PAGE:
Economic development, healthy food and youth engagement intersect at new neighborhood grocery store

How much impact can a single grocery store have? Well, according to Maurice ‘Moe’ Wince, the owner of Sherman Park Grocery Store, it can have quite a lot and it goes beyond food.

The grocery store, located at 4315 W. Fond du Lac Ave., is the newest addition to the Sherman Park neighborhood. While the store’s primary goal is to provide access to healthy and affordable food in an area known as a food desert, its innovative approach offers economic opportunity and experience for young people in the neighborhood.

The vegetables, fruits and herbs sold in the store are grown there through hydroponic technology and not only that, they’re grown by local youth.

The Greater Milwaukee Foundation saw an opportunity to uplift work that directly correlates to its own mission to create lasting solutions to structural inequities while listening to community voice.

“The Foundation and I are interested in these community-led type initiatives. I think it’s imperative for us to support community-led initiatives that are really game changers for neighborhoods,” said Kermiath McClendon, the Foundation’s impact investing manager. “We need to support community empowerment and social type developments and initiatives as much as possible, especially if it aligns with what we’re going for, which is a Milwaukee for all.”

McClendon noted that the impact is multifold with access to fresh and healthy food, internship and job opportunities for youth and a revitalization of the area.

The Sherman Park Grocery Store’s presence correlates with the work of the PRISM Economic Development Corporation, an organization created by Embassy Center MKE, formerly known as Parklawn Assembly of God, that strives to respond to the gaps in the community’s basic needs through funding and opportunity.

Although the store operates independently of PRISM, it’s all a part of the area’s economic ecosystem, said Wince, who serves as board member of PRISM.

A $75,000 Foundation grant made it possible for the grocery store to complete the necessary renovations and purchase hydropods from Forks Farms, a hydroponics equipment supplier based in Green Bay.

This summer, approximately 10 youth will participate in the store’s entrepreneurship program being offered in partnership with Embassy. The Foundation supported the program with a $25,000 grant. In the program, youth will learn about urban agriculture, business, entrepreneurship and marketing.

Jason Mims is the congregational care pastor for Embassy and a longtime member. He explained that the church’s four strategic directions are celebration, calling, connection and children.

“We have a heavy emphasis on investing in our youth and giving them opportunities to be able to see beyond their immediate perspectives,” he said.

When young people are introduced to healthy food, it correlates with their families being exposed as well, Mims said. Furthermore, the program is an investment in their talents, gifts and purposes and that translates to colleges, apprenticeships and opportunities.

The youth will grow the vegetables and then sell them to culinary artists including those associated with UpStart Kitchen, PRISM’s commercial kitchen space and food business incubator for entrepreneurial culinary artists that launched in 2020. The Foundation previously supported the kitchen with a $25,000 grant and through donor advised funds.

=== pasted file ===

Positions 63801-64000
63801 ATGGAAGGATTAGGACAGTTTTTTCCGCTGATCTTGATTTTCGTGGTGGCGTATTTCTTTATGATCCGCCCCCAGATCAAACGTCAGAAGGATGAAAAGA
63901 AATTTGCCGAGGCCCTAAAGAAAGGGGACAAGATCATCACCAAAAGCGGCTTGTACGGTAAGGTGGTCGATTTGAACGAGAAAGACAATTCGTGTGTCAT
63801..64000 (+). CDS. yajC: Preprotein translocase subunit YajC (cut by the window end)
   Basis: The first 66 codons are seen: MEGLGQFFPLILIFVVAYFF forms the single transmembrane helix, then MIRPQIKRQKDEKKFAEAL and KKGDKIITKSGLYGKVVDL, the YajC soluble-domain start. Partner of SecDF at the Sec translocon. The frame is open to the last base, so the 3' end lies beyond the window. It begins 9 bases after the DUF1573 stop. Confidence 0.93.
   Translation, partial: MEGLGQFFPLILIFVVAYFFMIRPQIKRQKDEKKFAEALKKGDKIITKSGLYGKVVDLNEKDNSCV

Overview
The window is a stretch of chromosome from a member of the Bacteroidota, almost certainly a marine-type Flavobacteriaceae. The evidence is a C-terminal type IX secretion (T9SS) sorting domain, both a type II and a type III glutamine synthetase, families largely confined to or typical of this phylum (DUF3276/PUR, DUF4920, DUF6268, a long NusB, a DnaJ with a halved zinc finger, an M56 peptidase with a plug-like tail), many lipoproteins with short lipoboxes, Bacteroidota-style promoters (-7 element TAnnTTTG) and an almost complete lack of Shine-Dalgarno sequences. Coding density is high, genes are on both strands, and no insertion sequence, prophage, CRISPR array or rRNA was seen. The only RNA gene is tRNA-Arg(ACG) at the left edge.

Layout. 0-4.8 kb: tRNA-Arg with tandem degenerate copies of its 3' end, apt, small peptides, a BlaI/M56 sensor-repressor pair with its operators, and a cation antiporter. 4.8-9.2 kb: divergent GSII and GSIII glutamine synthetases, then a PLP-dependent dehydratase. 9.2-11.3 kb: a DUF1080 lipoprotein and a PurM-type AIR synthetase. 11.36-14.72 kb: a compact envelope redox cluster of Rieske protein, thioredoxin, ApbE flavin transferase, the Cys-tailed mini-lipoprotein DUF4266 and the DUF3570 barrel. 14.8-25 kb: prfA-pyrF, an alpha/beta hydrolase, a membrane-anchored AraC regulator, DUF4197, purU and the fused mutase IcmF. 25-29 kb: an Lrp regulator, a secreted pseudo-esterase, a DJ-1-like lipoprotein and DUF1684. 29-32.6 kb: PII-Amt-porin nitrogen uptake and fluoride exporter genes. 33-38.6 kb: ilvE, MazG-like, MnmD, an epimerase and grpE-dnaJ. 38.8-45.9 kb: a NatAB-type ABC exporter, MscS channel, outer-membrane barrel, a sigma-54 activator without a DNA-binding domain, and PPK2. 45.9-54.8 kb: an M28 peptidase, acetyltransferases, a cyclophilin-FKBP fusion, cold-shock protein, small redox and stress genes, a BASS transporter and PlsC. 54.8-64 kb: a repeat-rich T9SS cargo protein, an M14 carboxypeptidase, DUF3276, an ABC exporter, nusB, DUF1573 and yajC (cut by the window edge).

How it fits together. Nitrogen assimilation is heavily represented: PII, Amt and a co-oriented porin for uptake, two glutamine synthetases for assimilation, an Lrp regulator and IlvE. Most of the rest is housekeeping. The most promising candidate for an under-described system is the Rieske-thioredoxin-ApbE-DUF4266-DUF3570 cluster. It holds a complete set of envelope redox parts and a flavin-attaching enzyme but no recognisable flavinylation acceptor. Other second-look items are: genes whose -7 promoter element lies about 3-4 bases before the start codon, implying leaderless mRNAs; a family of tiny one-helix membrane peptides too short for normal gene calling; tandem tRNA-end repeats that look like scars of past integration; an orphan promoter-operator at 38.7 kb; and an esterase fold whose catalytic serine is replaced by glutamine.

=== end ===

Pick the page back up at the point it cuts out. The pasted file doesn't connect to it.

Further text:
In turn, the entrepreneurs will create food and dishes that will be sold in the grocery store.

Wince said the key to the grocery store and PRISM’s work is measured by its reach and its impact.

The grocery store and PRISM’s partner in this work is CommunityIMPACT, a nonprofit that helps groups utilize and access resources. The group has been involved with PRISM since the beginning when Bishop Walter Harvey first approached Rick Kindschi, the executive director.

Harvey is the CEO of PRISM and previously served as the senior pastor at Parklawn.

Kindschi noted that PRISM’s projects are all a part of a cohesive vision.

“We’re trying to reach the whole city and this framework is easy to replicate. Historically these businesses were created to sustain this local neighborhood, and that’s why we have so many of these micro-downtowns all across the city,” he said. “There never was an intention to always go downtown or always go on to the interstate. Each of these economic downtowns was just that – to support and sustain local residents.”

The impact felt by the grocery store will be felt immediately and seen long term.

“The measurements are beyond economic,” Harvey said. “They’ll be measured in terms of health; they’ll be measured in terms of educational outcomes because kids have a balanced metabolism because of the food that’s going in and the quality of life coming out.”

The store officially opened Friday, July 15. It aims to serve 2,500 people a month.

“I’m looking forward to the change,” Wince said. “The change in providing fresh fruits and vegetables or access to fresh fruits and vegetables, quality and affordable fresh fruits and vegetables. [And] the participation of youth here at Parklawn and Sherman Park’s youth – with the hopes that gleaning and harvesting the products will cause healthy eating, entrepreneurship and in some sense crime prevention.”

McClendon noted that the work the Foundation is doing with PRISM and Embassy Center to provide resources is a good indicator of the work the Foundation can do in partnership with community.

“We can continue to build upon our current work of outreach and community engagement and open office hours and really try to get our name and our presence out in the community,” McClendon said. “Exposure and awareness of who we are will help us find these opportunities on both ends… Let them lead the conversation. We’re not designed to tell the community what they need but to listen and be out there more.”